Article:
Spend a couple of hours exploring the park. Not only can you take in the riverside atmosphere and watch the locals enjoying some leisure time but also visit Garage (Krymsky Val; 00 7 495 645 0520), a contemporary art gallery that hosts local and international exhibitions.
Loop back along the river, admiring the views and dropping into the New Tretyakov Gallery, (Krymsky Val, 10; 00 7 495 957 07 01) where one can continue the exploration of Russian art with 20th-century favourites like Chagall, Kandinsky and Malevich.
Afterwards cross the bridge—making sure to photograph the stunning Christ the Savior Cathedral (Ulitsa Volkhonka, 15; 00 7 495 637 1276) en route—to the Krasny Oktyabr (Red October) (Bersenevskaya nab, 6), a former chocolate factory complex that’s now an island of art and culture, where art galleries, bars and restaurants share space with the 98-metre high Peter The Great statue (Krymskaya Naberezhnaya), built to commemorate 300 years of the Russian Navy.
After catching whatever is on at the small but excellent Lumière Brothers Center for Photography (which specialises in retrospectives of Soviet-era photography), head to the terrace of Strelka (Bersenevskaya Naberezhnaya, 14/5; 00 7 495 771 7416), the bar and restaurant that belongs to the pioneering Strelka Institute For Media, Architecture & Design, whose curriculum is overseen by Rem Koolhaas.
Here you can enjoy an aperitif and fantastic views as the sun goes down, as well as a diverse international menu. Afterwards you’re right in the middle of the nightlife district; many of the nearby bars —the vibrant, disco-ball filled Gipsy (Bolotnaya Naberezhnaya, 3/4; 00 7 499 409 86 93) for example—have DJs playing into the night. If that’s too much, head back across the river to the hip but laid back Dictatura Estetica (Bersenevskaya Naberezhnaya, 6; 00 7 905 732 03 69) for cocktails or craft beers.
Where to stay . . .
As the first international five-star hotel in post-Soviet Russia, theHotel Baltschug Kempinski Moscow has kept up with the competition via constantly renovated luxurious interiors, top-notch amenities and pristine service. The prime location across the river from Red Square and the Kremlin doesn’t hurt either. Breakfast includes traditional Russian pancakes with red caviar and sour cream.
Double rooms from RUB 15,000 (£175). Ulitsa Baltschug 1; 00 7 495 287 2000.
The retro-futuristic StandArt – the first Russian Design Hotels member– is unarguably the chicest hotel in the city. As well as offering the most stylish rooms in town, it has a restaurant helmed by a double Michelin-starred chef, an attractive spa and gym, and a conveniently central location.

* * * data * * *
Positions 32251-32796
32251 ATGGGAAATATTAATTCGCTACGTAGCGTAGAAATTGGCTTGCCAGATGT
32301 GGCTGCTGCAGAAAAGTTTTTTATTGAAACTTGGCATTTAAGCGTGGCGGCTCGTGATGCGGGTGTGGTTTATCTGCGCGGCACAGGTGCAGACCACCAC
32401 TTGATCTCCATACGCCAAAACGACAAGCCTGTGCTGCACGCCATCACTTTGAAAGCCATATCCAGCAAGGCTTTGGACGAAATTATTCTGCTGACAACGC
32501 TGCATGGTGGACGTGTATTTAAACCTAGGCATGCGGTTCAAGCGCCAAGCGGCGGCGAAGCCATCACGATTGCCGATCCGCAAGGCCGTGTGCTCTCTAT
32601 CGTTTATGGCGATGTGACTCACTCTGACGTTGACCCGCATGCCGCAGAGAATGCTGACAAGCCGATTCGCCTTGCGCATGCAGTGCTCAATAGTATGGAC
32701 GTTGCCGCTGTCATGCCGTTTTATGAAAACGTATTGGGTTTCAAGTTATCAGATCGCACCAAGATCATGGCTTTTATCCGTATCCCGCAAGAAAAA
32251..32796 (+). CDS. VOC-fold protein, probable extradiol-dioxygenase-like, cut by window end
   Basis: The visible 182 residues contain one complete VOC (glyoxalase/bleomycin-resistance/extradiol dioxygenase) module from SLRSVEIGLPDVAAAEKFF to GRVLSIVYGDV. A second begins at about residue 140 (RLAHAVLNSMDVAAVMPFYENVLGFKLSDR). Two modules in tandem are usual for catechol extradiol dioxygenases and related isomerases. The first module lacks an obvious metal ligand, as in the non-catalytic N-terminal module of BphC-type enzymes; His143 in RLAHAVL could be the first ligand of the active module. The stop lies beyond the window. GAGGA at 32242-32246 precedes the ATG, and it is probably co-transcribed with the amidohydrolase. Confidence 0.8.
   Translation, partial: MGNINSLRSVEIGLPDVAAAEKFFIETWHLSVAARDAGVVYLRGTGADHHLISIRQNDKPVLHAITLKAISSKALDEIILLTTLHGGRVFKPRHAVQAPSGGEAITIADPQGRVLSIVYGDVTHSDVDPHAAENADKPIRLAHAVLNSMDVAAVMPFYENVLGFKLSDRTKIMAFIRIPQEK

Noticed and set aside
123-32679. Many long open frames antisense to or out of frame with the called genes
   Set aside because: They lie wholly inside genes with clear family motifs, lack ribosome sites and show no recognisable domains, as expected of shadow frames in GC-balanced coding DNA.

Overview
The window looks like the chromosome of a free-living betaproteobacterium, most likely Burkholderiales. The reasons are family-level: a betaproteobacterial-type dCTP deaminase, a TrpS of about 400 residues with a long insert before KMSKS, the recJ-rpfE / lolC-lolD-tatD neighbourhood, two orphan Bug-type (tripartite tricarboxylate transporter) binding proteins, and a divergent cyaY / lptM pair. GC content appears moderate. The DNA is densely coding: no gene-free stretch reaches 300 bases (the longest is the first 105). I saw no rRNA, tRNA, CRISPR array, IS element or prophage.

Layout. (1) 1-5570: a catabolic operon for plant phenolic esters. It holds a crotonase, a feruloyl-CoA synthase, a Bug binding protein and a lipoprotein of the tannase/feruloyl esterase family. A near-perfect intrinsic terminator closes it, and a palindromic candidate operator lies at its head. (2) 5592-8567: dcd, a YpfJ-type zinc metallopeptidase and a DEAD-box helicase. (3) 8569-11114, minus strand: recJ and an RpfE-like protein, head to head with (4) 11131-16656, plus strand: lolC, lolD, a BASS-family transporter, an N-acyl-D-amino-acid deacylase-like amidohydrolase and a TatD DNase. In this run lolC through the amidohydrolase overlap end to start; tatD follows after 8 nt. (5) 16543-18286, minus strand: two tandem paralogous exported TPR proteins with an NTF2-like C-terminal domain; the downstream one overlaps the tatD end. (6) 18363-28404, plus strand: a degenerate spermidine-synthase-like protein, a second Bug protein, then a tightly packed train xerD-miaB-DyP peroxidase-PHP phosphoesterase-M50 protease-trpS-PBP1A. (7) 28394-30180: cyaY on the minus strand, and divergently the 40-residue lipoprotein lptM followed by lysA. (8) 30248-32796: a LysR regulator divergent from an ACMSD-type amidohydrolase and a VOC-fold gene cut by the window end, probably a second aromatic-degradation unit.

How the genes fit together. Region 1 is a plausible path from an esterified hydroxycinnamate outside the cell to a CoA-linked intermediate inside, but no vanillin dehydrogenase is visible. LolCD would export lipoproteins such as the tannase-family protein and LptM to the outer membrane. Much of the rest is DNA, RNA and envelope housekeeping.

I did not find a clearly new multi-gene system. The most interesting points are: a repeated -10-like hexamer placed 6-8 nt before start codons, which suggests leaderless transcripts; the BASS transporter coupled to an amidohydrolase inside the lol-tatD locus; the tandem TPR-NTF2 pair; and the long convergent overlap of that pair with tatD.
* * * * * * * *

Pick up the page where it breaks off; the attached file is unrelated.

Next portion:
Double rooms from RUB 12,000 (£282). Strastnoy boulevard, 2; 00 7 4 95 587 7730
The Boutique Hotel Chenonceau has a castle-like construction with elements of modern Russian architecture in the exterior and an interior designed in classic 18th century English style, complete with stone lions in the garden and crystal chandeliers and salon paintings in the public areas. It might be slightly too much for some, but for others it will feel like the epitome of Russian-style romance.
Double rooms from 3600 Russian Rubles (£45). Trekhprudny Per. 15; 00 7 495 699 214.
What to bring home . . .
For Fedoskino lacquer boxes, head 20 miles outside of Moscow where you can visit the Fedoskino factory, which employs nearly 300 artists and scores of highly skilled craftsmen who produce lacquer miniatures. If you don’t want to visit the factory, find them at the Izmailovsky Market (Alleya Bol'shogo Kruga, 7; 00 7 499 166 6119; daily 9am-6pm).
Traditional Orenburg shawls are hand-knitted and known for being warm depsite being elegantly thin. You can find them at Indefxflat (41 Starokonyushenny Pereulok) or Tagansky Passage (Taganskaya Ulitsa, 3; 00 7 916 836 7110). Elsewhere, be wary of fakes.
When to go . . .
Winter is a mixed blessing, with snow often falling right through to March, covering its distinctive Soviet towers, sprawling parks and onion-domed churches with romantic layers. The bitterly cold temperatures won’t be for everyone, but the hotel rates are cheap—excluding New Year—and the city’s cafés, restaurants and bars are even more welcoming than usual.
Spring and summer are inevitably more popular—and expensive; the former is a particularly good time to visit for fewer tourists, reasonable temperatures and events like Russian Fashion Week (April) and the Spring Festival (May 1-2), while in summer the temperatures, prices and number of outdoor events all soar in tandem. Autumn can be pleasant, with some good deals and favourable weather, but it’s audaciously short so you’ll need to time it well.
Know before you go . . .
British Embassy (00 7 495 956 7200; ukinrussia.fco.gov.uk), Smolenskaya Naberezhnaya 10
Emergency services: Dial 01 (fire), 02 (police), 03 (ambulance) – though English is not generally spoken
Telephone code: Moscow has two telephone codes – 495 and 499 (prefixed by 00 7 if dialling from abroad). Codes must be used and prefixed by an 8 - so 8-4 495 1234567, for example, then the number
Time difference: +3 hours (GMT)
Flight time: London to Moscow is four hours
Local laws and etiquette
St Petersburg is a very laid back and generally safe city, but the usual precautions should be taken against pickpocketing and phone/bag snatching, especially in busy tourist areas such as the underground and Nevsky Prospect.
It’s worth carrying your passport or ID around as police checks do take place, though they’re usually not the corrupt shakedowns of yesteryear.
There are a few general rules of etiquette, mostly general Russian superstitions rather than distinct to St Petersburg: don’t shake hands across a doorway; always bring a gift if visiting someone’s home; don’t place your elbows on a table when eating; don’t place finished bottles on the table – the floor is the preferred place for them.
Attitudes around LGBT+ culture in Moscow and St Petersburg are changing, if slowly. There are communities and clubs in both cities, but they tend to remain mostly hidden from public view. Exercise caution in public. For more information, read the FCO advice.
Paul Sullivan is a regular visitor to the Russian capital. He enjoys visiting the city’s fantastic galleries and the challenge of keeping up with its fast-changing culinary scene.